While Bloom's passionate wife, Molly, conducts yet another illicit liasion (with her concert manager), Bloom finds himself getting into arguments with drunken nationalists and wild carousing with excitable medical students, before rescuing Stephen Dedalus from a brawl and returning with him to his own basement kitchen.
In the hands of Jim Norton and Marcella Riordan, experienced and stimulating Joycean readers, and carefully directed by Roger Marsh, Ulysses becomes accessible as never before. It is entertaining, immediate, funny, and rich in classical, philosophical, and musical allusion.
(P)2004 NAXOS AudioBooks Ltd.
"As ambitious and rewarding an audio production as any that exists, an audio experience that truly deserves to be cherished....Readers of Ulysses have long been encouraged to read out loud the more difficult sections for added comprehension and enjoyment of the language. Now, thanks to Naxos, the entire book is available in a performance to savor. It is safe to say that anyone wanting to experience the preeminent work of modern fiction has in this package the perfect audio companion." (AudioFile)
Not sure. Jim Norton was great but I just couldn't get through this.
I really tried with this book - twice. I found it tedious to listen to as there is really no "plot" just rambling thoughts and everyday actions. I'm sure it was all leading somewhere but I have no idea where and worse ... I didn't care. I've listened to several hundred books - Ive been an audible member for a long time and this was the first book I didn't finish. Maybe I'll try again another time and the third time will be a charm. I gave it three stars because I know it's a classic and seemed unfair to rate lower without finishing.
Amazing grasp of the English language. Definitely not an easy work to read, but worth it.
The one essential book of the twentieth century read by one of the best Irish stage actors.
The Bible because Joyce's Ulysses sets a standard for prose and poetry in the 20th and 21st century and in Bloom, an Irish Jew, it is the story of every man. No book is so thick with concrete sensuous prose, no book is so rich in diverse writing styles.
Buck Mulligan because every college English major has had the pleasure of a Buck Mulligan type on tap with a fine head of booze.
A day like no other so filled with the sensuous delight of intimate immediacy.
A heartfelt humorous exposure of humankind.
The narrator does an amazing job of bringing to life a work of mad genius. However I did not care for the "book" as a whole. It was broken, fragmented, and in general an exercise in what can be, not what should be. The first story arc as well as the last chapter were the redeeming qualities of this work of fiction, that was otherwise nearly intolerable.
This book is often listed among the greatest novels. It is certainly among the most admired, but perhaps not among the most beloved. It's stream-of-conscious format and rambling plot make for very difficult reading. Fortunately, the audio format removes some of that confusion.
It is still a many-hour and hard listen but the narration is brilliantly done and helps immeasurably to get the dedicated listener through it. Unless one is a literature major or true intellectual, most will find this a real task. But if you love language and are willing to be projected back to an earlier time with harsh references to ethnic groups, this can be quite rewarding.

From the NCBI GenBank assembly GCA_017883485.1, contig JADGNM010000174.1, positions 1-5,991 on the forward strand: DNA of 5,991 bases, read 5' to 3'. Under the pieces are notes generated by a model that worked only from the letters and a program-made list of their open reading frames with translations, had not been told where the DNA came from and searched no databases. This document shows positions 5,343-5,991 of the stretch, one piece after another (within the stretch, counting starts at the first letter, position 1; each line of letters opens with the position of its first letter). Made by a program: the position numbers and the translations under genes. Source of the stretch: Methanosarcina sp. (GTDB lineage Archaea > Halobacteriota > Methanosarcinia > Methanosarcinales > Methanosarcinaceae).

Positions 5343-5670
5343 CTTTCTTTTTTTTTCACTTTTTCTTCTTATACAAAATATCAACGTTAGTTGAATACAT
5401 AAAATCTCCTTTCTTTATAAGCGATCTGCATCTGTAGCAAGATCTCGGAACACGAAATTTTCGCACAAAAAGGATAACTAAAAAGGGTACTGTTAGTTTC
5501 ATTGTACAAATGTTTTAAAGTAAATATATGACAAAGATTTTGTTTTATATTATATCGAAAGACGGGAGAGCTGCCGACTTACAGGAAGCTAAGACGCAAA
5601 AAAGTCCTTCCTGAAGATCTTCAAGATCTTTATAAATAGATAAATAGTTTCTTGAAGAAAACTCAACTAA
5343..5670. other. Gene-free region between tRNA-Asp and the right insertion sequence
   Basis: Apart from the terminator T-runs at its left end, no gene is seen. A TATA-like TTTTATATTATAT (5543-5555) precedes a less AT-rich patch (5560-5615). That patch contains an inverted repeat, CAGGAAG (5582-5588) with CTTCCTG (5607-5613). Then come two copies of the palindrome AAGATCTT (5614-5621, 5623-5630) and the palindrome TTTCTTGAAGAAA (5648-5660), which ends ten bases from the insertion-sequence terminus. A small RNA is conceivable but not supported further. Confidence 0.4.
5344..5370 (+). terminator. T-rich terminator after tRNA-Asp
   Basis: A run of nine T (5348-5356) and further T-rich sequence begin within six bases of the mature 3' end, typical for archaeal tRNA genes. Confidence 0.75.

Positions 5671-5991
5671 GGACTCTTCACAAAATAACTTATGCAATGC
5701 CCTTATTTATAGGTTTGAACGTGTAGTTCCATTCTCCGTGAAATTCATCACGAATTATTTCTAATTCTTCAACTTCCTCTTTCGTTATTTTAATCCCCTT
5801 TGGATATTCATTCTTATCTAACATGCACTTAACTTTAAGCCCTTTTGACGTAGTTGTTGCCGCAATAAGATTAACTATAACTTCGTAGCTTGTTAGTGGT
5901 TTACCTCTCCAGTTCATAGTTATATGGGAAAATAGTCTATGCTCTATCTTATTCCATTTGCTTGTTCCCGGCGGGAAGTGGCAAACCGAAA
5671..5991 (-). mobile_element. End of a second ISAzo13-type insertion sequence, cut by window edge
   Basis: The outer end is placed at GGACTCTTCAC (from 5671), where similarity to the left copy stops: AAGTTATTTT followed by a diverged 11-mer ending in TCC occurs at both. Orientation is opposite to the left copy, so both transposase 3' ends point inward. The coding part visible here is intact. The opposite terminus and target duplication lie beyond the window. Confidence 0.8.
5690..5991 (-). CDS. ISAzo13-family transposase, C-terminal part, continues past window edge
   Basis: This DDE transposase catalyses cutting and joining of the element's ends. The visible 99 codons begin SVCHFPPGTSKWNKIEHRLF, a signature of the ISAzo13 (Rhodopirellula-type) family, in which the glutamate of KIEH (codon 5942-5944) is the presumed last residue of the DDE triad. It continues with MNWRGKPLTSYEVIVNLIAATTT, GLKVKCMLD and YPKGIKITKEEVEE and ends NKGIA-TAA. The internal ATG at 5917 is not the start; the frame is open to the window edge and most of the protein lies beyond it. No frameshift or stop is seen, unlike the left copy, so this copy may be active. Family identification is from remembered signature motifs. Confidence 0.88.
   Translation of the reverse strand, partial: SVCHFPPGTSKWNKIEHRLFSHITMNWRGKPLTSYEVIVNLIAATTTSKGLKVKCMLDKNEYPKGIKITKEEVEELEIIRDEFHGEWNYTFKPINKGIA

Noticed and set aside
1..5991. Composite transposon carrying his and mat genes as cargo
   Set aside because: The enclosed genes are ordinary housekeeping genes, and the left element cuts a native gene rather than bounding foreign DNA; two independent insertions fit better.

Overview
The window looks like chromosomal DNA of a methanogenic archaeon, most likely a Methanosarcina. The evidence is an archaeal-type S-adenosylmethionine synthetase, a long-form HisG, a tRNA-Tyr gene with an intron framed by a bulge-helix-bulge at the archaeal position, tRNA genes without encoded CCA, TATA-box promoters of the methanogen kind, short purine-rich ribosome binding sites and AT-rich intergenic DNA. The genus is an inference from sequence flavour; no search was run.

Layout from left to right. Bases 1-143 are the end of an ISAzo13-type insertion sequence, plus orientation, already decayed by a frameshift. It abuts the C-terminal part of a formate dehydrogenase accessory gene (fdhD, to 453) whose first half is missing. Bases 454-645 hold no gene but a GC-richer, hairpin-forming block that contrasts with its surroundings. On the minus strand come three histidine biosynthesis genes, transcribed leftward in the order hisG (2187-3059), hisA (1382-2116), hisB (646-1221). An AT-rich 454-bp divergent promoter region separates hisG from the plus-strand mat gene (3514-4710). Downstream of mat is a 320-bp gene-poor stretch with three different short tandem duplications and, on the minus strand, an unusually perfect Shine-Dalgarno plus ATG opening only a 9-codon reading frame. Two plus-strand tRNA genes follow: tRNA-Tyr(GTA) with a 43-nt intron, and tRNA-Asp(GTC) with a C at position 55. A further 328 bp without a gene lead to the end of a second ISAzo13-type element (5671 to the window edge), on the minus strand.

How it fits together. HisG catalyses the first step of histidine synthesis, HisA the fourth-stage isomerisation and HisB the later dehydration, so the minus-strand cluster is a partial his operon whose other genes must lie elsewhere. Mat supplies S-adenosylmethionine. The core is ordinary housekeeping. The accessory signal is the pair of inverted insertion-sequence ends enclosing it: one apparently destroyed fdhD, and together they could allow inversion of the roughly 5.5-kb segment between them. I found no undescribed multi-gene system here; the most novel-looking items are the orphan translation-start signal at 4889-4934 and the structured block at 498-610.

Don M, of Queen Creek, AZ
For a first time reader/listener, read the book first. This is a well done recording, but the book itself is too hard to follow for the first time without the text in front of you.
Jim Norton takes this classic to a new level. It's a pleasure, likely even a welcome aid in understanding to first-time readers and an exquisite, enriching new experience to those who are well familiar with the text. Think of this audiobook as performance rather than mere narration - much like reading Hamlet will not keep you from enjoying it on stage, prior study of Ulysses does not make this audiobook any less worthwhile (quite the opposite).
This is a book I put off for many years, because it was supposed to be hard work. It probably is if you want to study all the allusions to mythology, Irish history, Shakespeare, etc. But It's wonderful just to listen to. It's full of poetry and song, sometimes just in the middle of a sentence. It does take concentration and I listened to some sections more than once, always picking up new things.
I'm working through it with a book group and I've been listening first, then looking at the text to see what I missed, or what visual aspects there are (as he does play with that as well.) This must have been very challenging for the narrator and I think he does a great job.
Beautifully written, wonderfully read. A treasure.
No, needs to be absorbed over time.
Strongly recommend Frank Delaney's re:Joyce podcast, wherein he deconstructs Ulysses in a most interesting and entertaining fashion.
The narrator is hard to understand and sometimes speaks really quietly while others talking too loud, this makes it difficult to keep at an adequate listening level. Although the narrator is very good at performing, the difficulty of the subject and style of the book make it imperative that the narration is clear and and understandable.
Yes. This was not an issue with the writing- which though difficult is very interesting.
By over acting, speaking too loudly or too softly, and by often times being difficult to decipher.
I would not have cut any scenes.
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